Do you know how much of a difference your initiative is making?
Measuring different aspects of how your initiative is doing can help in many areas:
- longer term support from local government (and funders) almost always requires some kind of metrics indicating impact
- it helps us work out which areas you can become more effective in, and how to proceed
- it helps recruit people into the initiative
- it can be a superb basis for an appealing and thought-provoking press article
- it can really help convert naysayers into supporters
- it can bring a real sense of achievement and motivation to a group
- it can combat the burnout that results from not being able to answer the question “are we really making a difference here?”
It doesn’t necessarily mean conducting a huge academic study – you’re probably already doing some kind of evaluating when, for example, you count how many people attended an event, or when you collect feedback after events.
But it’s definitely an area with a lot of unanswered questions – What are the best things to measure? How can we evaluate our impact? What are the best tools for helping us measure x, y or z? How can we use a class of schoolkids to help us gather feedback?
Well, we’re in luck.
A small group of researchers (each of whom has been involved long term in Transition or carbon-reduction programmes) have a cunning plan to provide some really practical and valuable help in this area. They’re intending to apply for Research Council funding to set up a pilot with some Transition Initiatives and Low Carbon Communities to answer those questions, and more. They’ll develop and pilot self-evaluation processes that will work across the broadest and most diverse range of initiatives, and that can be done with minimal resources. Over time, these evaluations can be added together to create a “bigger picture” of the achievements of the Transition and Low Carbon movements.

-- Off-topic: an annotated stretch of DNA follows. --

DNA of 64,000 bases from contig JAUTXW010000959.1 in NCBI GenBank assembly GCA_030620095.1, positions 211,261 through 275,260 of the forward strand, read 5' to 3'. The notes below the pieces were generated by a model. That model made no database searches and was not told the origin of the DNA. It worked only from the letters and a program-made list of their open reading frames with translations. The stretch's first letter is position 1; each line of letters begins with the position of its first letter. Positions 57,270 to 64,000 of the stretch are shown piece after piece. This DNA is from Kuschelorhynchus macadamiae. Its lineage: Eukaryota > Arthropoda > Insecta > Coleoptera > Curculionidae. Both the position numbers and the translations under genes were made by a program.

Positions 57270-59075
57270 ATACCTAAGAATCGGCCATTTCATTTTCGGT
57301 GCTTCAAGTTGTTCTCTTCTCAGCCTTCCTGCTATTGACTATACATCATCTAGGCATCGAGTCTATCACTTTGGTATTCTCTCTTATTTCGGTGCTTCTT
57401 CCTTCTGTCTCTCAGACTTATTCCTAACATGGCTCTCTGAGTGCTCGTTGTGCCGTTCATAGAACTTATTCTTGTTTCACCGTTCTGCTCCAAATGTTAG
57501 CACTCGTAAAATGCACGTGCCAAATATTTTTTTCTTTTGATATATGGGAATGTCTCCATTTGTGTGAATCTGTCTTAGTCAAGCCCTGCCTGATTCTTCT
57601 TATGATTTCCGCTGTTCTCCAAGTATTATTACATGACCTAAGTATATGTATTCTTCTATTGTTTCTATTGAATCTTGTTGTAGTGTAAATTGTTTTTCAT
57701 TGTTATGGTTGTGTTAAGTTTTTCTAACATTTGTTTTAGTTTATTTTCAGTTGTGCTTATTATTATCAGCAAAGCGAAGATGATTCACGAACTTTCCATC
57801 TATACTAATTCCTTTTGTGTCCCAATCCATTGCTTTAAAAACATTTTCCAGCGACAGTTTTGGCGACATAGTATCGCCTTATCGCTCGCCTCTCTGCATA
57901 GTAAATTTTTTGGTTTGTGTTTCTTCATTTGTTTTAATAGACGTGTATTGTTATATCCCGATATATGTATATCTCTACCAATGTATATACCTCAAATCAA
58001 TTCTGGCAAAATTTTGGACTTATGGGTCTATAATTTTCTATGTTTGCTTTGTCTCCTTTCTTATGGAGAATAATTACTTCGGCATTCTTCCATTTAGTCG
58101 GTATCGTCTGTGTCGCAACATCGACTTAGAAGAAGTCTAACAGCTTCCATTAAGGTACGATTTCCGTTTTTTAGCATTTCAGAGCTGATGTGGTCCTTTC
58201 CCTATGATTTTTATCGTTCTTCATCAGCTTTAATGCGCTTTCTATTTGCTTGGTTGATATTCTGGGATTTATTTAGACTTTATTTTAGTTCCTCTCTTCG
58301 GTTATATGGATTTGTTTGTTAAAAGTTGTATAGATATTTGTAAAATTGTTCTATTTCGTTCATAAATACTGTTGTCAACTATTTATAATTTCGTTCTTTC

To kick off this process that will lead to the funding application, we (researchers, Transition Network, Low Carbon Communities) have put together an online questionnaire. It’s the crucial first step in establishing needs, priorities and what is already going on in terms of evaluation. If the subsequent Research Council bid is successful, any Transition Initiatives and Low Carbon Communities that sign up for the pilot will benefit significantly from the team’s expertise and close involvement during the trial.
The survey takes around 10 minutes, and all information gathered through it will be treated anonymously. Quotes and/or comments may be used in reports, but will not be attributed to any group or individual.